PHILADELPHIA – Today Mayor Jim Kenney joined with other City and State officials, and members of the Vision Zero Task Force to release Philadelphia’s Vision Zero Annual Report and cut the ribbon at the Chestnut Street Repaving and Safety Project.

“Achieving zero traffic deaths on Philadelphia streets requires action and the need has never been greater,” said Mayor Jim Kenney. “Despite a high number of traffic crashes in 2021, High Injury Network corridors like Chestnut Street here in West Philly were not only repaved, but were improved so that everyone is safer, no matter how they choose to travel. I am proud of the collective work of the Office of Complete Streets, the Streets Department, the Vision Zero Task Force and all of our partners, especially PennDOT, to continue to advance efforts to achieve our goal of zero traffic deaths and serious injuries.”

Earlier this year, the City and the Pennsylvania Department of Transportation (PennDOT) worked together to roll out a complete street safety project on West Chestnut Street. Chestnut Street is on the City’s Vision Zero High Injury Network and has a history of pedestrian fatalities and serious injuries from crashes.

New safety improvements include:

  • High visibility crosswalks with shorter crossing distances
  • Two miles of new separated bike lane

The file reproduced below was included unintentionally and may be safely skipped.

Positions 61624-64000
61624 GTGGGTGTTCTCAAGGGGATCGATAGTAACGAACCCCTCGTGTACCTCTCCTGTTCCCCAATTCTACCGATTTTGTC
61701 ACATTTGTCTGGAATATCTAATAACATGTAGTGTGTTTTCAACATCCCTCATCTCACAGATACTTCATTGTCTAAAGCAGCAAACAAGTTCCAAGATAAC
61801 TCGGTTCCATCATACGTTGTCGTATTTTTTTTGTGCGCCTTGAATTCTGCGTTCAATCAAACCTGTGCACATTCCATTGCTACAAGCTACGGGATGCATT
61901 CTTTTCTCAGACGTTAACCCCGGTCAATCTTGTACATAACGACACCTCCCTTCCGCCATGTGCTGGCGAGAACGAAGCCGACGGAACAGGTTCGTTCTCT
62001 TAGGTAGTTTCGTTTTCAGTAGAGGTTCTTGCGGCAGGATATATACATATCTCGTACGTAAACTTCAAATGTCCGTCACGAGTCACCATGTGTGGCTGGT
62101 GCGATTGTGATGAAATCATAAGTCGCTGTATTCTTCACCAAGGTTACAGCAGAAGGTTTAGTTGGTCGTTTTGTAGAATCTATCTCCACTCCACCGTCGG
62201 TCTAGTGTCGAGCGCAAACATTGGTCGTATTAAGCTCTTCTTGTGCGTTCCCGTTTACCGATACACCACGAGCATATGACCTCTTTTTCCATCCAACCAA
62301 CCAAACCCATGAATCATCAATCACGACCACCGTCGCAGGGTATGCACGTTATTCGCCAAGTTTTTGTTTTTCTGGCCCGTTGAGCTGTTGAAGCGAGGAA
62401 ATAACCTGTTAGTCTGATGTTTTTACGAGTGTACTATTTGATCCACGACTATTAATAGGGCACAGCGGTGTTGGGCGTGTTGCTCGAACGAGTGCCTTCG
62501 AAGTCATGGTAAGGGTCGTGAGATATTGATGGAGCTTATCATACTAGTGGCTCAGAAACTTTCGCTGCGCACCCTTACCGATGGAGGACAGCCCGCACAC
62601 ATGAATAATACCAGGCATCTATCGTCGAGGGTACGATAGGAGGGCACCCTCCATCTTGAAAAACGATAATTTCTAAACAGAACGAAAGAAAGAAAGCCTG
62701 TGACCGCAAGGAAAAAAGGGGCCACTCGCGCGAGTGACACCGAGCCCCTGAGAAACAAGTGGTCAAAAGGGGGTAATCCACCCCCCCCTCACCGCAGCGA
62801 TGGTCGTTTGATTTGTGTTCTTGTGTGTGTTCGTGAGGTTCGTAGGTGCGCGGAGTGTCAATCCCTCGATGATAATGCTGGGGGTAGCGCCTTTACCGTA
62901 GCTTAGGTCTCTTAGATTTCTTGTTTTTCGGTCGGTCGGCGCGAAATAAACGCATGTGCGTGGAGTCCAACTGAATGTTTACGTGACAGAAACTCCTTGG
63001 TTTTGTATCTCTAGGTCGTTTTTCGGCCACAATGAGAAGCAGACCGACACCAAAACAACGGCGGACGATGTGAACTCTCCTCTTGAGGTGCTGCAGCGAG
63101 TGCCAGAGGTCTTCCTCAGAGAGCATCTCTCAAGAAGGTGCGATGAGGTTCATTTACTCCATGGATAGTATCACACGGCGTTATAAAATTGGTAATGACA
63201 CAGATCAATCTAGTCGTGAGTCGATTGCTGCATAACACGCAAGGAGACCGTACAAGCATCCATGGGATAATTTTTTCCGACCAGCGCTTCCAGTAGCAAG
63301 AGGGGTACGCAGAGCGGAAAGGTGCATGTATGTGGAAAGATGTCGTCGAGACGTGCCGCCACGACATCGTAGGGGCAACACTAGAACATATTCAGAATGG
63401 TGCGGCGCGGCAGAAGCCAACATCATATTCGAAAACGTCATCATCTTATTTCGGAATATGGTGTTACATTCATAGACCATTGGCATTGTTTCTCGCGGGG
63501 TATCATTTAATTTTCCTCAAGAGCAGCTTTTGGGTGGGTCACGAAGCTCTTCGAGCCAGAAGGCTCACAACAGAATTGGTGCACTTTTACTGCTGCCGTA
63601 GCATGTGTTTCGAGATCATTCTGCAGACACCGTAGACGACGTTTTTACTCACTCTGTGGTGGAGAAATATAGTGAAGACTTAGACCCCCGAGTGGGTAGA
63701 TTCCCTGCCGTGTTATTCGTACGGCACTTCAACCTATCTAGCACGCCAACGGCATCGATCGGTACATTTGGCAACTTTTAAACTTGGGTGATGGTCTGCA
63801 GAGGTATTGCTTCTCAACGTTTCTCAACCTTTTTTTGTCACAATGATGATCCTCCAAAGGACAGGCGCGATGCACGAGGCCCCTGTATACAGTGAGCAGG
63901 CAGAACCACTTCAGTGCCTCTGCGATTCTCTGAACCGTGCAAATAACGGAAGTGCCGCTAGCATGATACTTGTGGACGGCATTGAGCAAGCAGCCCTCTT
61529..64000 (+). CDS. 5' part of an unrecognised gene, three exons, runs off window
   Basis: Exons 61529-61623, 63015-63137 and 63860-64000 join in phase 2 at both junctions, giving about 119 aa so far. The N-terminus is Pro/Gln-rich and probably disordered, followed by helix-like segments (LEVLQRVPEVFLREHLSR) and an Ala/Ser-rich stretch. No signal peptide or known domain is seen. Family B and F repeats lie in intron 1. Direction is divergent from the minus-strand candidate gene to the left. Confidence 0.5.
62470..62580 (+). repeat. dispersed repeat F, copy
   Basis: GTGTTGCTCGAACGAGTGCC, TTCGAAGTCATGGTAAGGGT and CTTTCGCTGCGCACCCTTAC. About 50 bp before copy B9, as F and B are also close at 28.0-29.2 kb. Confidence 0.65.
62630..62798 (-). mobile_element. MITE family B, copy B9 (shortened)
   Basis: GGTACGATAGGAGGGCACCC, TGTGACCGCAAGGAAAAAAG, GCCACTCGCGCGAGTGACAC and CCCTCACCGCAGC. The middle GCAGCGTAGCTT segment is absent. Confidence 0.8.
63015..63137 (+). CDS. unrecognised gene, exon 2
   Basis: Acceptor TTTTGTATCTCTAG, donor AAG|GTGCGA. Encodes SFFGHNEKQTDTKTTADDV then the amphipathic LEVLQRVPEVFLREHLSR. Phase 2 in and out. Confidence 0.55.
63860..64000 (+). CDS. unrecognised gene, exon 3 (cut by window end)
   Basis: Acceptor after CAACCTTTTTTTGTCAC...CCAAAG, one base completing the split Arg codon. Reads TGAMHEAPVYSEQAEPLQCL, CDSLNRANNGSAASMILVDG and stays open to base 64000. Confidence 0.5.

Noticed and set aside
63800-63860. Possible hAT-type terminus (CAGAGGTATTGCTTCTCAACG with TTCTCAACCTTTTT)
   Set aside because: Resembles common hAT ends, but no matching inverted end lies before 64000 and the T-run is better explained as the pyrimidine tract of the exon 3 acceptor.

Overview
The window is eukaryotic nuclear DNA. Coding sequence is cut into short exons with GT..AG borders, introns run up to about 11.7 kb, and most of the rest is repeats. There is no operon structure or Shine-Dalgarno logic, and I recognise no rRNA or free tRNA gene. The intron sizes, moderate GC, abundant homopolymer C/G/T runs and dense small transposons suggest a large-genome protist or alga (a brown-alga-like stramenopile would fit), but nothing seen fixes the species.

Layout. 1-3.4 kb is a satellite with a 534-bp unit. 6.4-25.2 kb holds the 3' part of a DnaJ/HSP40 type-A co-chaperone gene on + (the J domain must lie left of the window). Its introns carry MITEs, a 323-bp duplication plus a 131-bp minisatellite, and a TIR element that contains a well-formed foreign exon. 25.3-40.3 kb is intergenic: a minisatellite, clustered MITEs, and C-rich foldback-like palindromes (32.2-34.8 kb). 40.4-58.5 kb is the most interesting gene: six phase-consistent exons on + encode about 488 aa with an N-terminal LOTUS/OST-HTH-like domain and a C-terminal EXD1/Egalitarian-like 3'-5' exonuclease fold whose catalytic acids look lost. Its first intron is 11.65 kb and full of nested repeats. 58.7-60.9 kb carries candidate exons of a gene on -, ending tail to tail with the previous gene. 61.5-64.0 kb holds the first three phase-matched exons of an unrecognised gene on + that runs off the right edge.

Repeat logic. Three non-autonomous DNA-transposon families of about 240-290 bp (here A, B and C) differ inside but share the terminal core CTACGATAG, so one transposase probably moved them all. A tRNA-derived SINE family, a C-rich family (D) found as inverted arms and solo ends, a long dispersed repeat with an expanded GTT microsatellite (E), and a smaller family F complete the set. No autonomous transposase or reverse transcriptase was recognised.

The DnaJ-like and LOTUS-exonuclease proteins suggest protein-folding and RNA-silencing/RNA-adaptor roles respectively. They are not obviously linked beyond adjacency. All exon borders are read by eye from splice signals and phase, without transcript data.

• Updated line stripping and flex posts at intersections to slow traffic and clearly direct drivers
  • New pavement surface

In 2021, there were 121 traffic deaths on Philadelphia streets, making it the second-deadliest year for traffic crashes since 1999.

“After a tragic spike in traffic deaths in 2020, we had hoped for a dramatic decrease in 2021. This was not the case,” said Deputy Managing Director for Transportation Mike Carroll. “This is why safe infrastructure is an essential part of the City’s commitment to Vision Zero and the completion of the Chestnut Street Repaving and Safety project is a perfect example of that. No matter how people choose to travel, they deserve safe streets.”

Additionally, the City’s Vision Zero Annual Report shows continued progress despite fatal and serious crashes trending upwards both nationally and locally. Highlights from the update include:

  • Installation of Philadelphia’s first two Neighborhood Slow Zones in the Fairhill neighborhood and at Willard Elementary
  • A 49 percent reduction in traffic fatalities since the installation of the automated speed cameras on Roosevelt Boulevard
  • Safety improvements on corridors including Lehigh Avenue in North Philly and on 22nd Street in South Philly and Center City
  • And intersection upgrades to Broad and Locust Streets in Center City

More changes to slow down drivers

As part of the City’s efforts to bring speeds down and make Philadelphia streets safer for everyone, the Mayor announced a commitment to reduce speed limits on all City streets to 25 miles per hour in 2023.

In addition, the Mayor announced for the first time since 2019, there is a new opportunity for residents to apply to the Neighborhood Slow Zone program. This program complements slower speed limits with safe infrastructure improvements on residential streets. Applications are due by January 15, 2023. For more information visit

View the Vision Zero Annual Report 2022.


About Vision Zero
On November 7, 2016, Mayor Jim Kenney signed an Executive Order to create the Vision Zero Task Force. Vision Zero is a strategy to eliminate all traffic-related deaths and severe injuries, while increasing safety, health, and mobility for all. Philadelphia is committed to reducing traffic-related deaths to zero by 2030. To learn more, visit